Designing and developing a learner-centred digital campus has been a goal of HE and FE technologists for years.
Now, with the imminent commercial arrival of 5G, the time is ripe for curriculum experts and technologists to work together to plan how hyper-connected devices can transform the campus of the future.
As a low latency mobile network technology many times faster than long-term evolution (LTE), 5G is heralded as the enabler of the Internet of Things.
"While 2G was about voice, 3G gave us data and 4G made video an absolute pleasure, 5G is about things.
“It’s about connecting things, bringing the Internet of Things alive with massive machine-type communication. It will do previous things better, but it’s an enabler for the fourth industrial revolution.”
How you can benefit from 5G
So what do Jisc member organisations – many of whom already benefit from eduroam, offering reliable wireless LAN access in multiple campus locations – need to know about 5G?
It seems we're only just starting to explore how staff and students can benefit in practice from high-data-rate applications and the Internet of Things.
Remote learners, for example, might benefit from the experience of tactile responses over a low-latency 5G network. This could have implications for courses involving manual tasks or muscle memory – from robotics or medical training to the creative arts.
5G could enable learning through virtual reality (VR) or augmented reality (AR), suggests Sutton – for example, allowing students to virtually attend lectures from academics all over the world or even go on virtual visits to major museums.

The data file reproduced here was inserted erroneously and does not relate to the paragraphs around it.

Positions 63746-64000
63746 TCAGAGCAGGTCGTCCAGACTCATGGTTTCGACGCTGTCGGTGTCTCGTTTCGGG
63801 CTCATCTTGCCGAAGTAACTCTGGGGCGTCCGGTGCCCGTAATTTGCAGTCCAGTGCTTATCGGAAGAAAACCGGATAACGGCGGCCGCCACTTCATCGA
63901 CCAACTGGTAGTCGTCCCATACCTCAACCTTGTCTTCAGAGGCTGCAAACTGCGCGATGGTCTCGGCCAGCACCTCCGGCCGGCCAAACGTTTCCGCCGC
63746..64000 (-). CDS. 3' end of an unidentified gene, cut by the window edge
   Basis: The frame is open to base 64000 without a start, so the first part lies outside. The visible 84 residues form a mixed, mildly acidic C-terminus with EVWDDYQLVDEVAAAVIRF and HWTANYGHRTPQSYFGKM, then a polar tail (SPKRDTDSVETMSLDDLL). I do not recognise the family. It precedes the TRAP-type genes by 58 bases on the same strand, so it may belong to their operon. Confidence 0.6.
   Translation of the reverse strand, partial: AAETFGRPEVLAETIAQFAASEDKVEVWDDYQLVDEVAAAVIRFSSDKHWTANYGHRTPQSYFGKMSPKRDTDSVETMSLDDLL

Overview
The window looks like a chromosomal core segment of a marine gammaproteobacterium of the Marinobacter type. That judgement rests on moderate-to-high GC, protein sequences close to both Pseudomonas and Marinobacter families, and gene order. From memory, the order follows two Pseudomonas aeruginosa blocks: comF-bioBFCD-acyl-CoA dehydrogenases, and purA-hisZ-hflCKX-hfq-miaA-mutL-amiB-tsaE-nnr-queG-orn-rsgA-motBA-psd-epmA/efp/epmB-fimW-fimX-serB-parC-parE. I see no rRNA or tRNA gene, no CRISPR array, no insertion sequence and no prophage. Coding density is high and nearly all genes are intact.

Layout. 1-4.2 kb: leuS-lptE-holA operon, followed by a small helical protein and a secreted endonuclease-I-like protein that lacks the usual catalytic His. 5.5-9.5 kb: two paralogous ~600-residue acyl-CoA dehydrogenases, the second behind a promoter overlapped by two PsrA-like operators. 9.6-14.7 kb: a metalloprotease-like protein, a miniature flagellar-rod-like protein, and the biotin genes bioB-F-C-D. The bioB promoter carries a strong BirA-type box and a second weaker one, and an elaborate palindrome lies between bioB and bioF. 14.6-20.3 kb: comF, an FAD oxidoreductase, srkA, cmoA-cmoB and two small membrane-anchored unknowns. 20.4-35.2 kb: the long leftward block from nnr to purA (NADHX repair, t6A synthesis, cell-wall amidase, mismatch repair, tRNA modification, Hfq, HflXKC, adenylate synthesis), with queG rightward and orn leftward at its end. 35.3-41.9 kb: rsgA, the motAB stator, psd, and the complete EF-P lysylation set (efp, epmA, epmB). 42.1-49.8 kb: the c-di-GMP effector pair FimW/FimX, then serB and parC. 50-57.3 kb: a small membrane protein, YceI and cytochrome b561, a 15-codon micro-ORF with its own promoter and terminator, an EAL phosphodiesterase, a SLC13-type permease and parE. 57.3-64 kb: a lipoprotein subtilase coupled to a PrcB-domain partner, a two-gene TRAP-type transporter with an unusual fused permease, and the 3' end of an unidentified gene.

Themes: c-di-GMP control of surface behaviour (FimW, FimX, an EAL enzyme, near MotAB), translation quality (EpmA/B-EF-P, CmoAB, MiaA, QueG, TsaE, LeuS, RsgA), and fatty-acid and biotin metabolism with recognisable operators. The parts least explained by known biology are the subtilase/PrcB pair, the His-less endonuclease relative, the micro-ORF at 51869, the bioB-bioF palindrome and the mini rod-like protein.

"We’re always keen to organise industry days, where you can take students to a real-world environment and let them see how study is applied.
"Nothing beats visiting these places and seeing them, but there’s only so much you can do. If a student wants to spend time outside of a formal visit, or ‘walk around’ that factory or lab and find out more, how can they do that? We could build applications in VR or AR. We’d need a very high data rate and relatively low latency.”
Increased access for remote learners
There could also be opportunities to increase access to learning – whether by allowing people to study from globally remote locations or by using cloud-based apps that support inclusivity, perhaps using robotics.
Or UK students and staff could access cloud-based resources and VLEs reliably and securely from a wider range of locations – potentially useful for courses involving any kind of outdoor study, from earth sciences to sports science to veterinary medicine.
With the ability to carry more data on learning platforms, moreover, comes the ability to personalise learning further, to meet individual student interests and needs.
A much-vaunted benefit of 5G is not just that it will offer faster mobile broadband and help enable the Internet of Things – but that, thanks to the advantages of “network slicing”, it allows operators to optimise virtual network for multiple use cases, with different “slices” meeting the needs of different users at the same time.